in communicating via any public channel, Booz Allen truthfully and accurately represents itself while respecting its confidentiality commitments to its clients, employees, suppliers, and others. We do not make statements to any third party that are untrue, inaccurate, or omit relevant information that make the statements misleading.
Yeah. Right. And the consequences of any breach are?

 It couldn't be clearer. Lawyers, doctors, teachers are professions because they have a duty which transcends the client. Booz Allen doesn't. It was paid to breach the human rights of millions of Americans and it did so. Yet Edward Snowden is the one who gets fired for breaching 'ethical codes'.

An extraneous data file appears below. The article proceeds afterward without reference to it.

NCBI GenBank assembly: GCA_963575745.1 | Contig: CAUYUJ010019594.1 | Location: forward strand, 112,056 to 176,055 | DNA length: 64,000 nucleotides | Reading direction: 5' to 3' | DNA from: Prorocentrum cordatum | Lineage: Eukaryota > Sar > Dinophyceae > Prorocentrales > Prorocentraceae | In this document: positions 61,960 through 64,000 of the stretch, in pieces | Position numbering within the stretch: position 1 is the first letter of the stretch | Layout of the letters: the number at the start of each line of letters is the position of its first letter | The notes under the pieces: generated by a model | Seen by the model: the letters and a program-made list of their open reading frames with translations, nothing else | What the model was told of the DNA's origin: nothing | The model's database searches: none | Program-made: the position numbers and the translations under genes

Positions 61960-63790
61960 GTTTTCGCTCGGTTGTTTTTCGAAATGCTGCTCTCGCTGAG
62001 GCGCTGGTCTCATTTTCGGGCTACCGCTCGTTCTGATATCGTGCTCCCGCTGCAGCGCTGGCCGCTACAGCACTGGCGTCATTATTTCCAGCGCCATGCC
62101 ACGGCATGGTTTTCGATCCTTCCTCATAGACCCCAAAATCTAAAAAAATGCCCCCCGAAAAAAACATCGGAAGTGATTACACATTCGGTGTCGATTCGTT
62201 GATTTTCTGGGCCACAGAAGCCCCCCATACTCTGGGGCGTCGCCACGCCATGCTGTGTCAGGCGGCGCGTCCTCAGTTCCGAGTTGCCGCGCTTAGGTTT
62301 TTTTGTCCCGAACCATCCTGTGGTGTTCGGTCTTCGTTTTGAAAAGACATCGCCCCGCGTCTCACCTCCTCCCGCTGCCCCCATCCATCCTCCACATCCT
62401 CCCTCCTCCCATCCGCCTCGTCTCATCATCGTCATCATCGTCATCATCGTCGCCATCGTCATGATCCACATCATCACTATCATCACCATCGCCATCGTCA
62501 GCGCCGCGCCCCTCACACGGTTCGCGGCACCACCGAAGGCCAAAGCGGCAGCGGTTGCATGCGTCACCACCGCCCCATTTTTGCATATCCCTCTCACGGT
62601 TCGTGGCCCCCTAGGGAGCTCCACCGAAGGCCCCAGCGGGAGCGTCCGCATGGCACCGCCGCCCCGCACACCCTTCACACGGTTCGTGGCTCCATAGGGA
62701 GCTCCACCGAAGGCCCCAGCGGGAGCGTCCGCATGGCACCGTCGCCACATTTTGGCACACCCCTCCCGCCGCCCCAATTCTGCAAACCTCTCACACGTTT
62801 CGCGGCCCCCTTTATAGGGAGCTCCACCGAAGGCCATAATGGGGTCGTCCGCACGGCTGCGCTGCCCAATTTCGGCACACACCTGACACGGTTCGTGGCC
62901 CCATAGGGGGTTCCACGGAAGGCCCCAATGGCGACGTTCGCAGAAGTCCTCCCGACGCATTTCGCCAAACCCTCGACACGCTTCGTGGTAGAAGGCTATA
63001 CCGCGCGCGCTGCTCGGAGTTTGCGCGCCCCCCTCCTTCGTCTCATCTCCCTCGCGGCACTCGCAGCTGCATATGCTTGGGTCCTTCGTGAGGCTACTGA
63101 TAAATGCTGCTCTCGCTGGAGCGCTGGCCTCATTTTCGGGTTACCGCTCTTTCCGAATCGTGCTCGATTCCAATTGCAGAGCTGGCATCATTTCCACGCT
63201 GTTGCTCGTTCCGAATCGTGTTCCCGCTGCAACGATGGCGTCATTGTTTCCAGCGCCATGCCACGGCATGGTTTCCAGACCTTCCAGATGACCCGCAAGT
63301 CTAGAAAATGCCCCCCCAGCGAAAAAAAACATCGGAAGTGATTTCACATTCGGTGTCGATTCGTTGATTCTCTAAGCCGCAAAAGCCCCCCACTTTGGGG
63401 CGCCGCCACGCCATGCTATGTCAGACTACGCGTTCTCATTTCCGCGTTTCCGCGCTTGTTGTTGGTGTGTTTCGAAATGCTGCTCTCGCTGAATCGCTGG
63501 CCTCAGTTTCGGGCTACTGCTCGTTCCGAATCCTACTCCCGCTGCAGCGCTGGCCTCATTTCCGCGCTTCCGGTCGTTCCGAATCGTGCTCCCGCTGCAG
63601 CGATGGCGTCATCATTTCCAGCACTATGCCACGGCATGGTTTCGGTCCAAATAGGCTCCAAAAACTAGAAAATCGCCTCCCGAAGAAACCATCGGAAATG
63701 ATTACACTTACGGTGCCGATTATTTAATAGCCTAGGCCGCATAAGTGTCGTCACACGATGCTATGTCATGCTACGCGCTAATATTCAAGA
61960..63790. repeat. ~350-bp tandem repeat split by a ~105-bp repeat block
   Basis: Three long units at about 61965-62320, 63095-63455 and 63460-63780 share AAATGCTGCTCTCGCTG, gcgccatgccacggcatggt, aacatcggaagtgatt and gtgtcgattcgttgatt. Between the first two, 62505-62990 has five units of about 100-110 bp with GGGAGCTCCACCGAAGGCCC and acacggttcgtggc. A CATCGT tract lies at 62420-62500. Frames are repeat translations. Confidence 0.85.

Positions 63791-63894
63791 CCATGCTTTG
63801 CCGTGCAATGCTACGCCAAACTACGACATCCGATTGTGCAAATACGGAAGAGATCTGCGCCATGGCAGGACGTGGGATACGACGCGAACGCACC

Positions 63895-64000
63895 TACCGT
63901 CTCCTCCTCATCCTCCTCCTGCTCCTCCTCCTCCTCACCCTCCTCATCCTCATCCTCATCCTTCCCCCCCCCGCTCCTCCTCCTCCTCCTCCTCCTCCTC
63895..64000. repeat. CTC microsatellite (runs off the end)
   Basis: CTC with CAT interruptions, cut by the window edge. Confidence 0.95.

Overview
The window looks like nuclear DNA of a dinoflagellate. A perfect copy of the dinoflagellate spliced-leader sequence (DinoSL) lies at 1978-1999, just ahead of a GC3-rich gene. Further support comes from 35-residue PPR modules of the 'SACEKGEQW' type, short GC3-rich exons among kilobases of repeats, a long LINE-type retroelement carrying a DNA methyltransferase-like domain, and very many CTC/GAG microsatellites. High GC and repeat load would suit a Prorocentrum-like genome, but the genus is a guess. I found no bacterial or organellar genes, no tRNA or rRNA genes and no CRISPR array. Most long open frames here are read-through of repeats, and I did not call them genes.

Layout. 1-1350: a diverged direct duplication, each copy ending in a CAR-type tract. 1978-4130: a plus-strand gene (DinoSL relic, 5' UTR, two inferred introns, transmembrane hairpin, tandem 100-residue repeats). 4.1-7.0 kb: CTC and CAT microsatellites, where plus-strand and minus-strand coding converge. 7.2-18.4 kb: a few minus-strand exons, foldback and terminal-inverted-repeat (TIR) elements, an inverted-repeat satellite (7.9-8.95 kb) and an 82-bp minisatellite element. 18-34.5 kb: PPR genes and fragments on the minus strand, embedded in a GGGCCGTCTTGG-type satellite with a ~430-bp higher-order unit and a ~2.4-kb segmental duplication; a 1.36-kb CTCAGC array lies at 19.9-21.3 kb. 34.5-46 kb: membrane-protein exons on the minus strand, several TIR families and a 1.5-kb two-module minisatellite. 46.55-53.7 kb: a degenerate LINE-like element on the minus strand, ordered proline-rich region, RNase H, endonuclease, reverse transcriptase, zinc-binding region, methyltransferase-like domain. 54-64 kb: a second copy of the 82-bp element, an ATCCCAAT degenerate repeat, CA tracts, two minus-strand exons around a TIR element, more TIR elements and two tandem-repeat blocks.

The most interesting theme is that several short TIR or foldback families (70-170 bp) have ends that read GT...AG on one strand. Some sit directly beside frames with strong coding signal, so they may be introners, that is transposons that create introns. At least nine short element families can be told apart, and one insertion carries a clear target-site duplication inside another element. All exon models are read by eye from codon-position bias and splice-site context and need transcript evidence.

I'm angry (though not remotely surprised) about the NSA activities: all our governments and many corporations do it, or want to. But I think this is also an instructive event for all of us. We're surrounded by Codes of Conduct, Ethical Values, Mission Statements etc. etc. etc. We never read them, even when we sign them. We think they mean something. They don't. They're carefully constructed to persuade us that we can relax: our morality is outsourced and we never have to examine our conduct again - our employers have taken on the responsibility for us. And when we engage with other organisations, we assume their codes mean something. They don't. They're just diversionary tactics. All that matters is the law (which is easily circumvented) and our own values, a muscle deeply in need of more and frequent exercise. 

Your thoughts?
(Apologies for the scruffy formatting: Blogger won't save any of my edits and keeps messing up the presentation).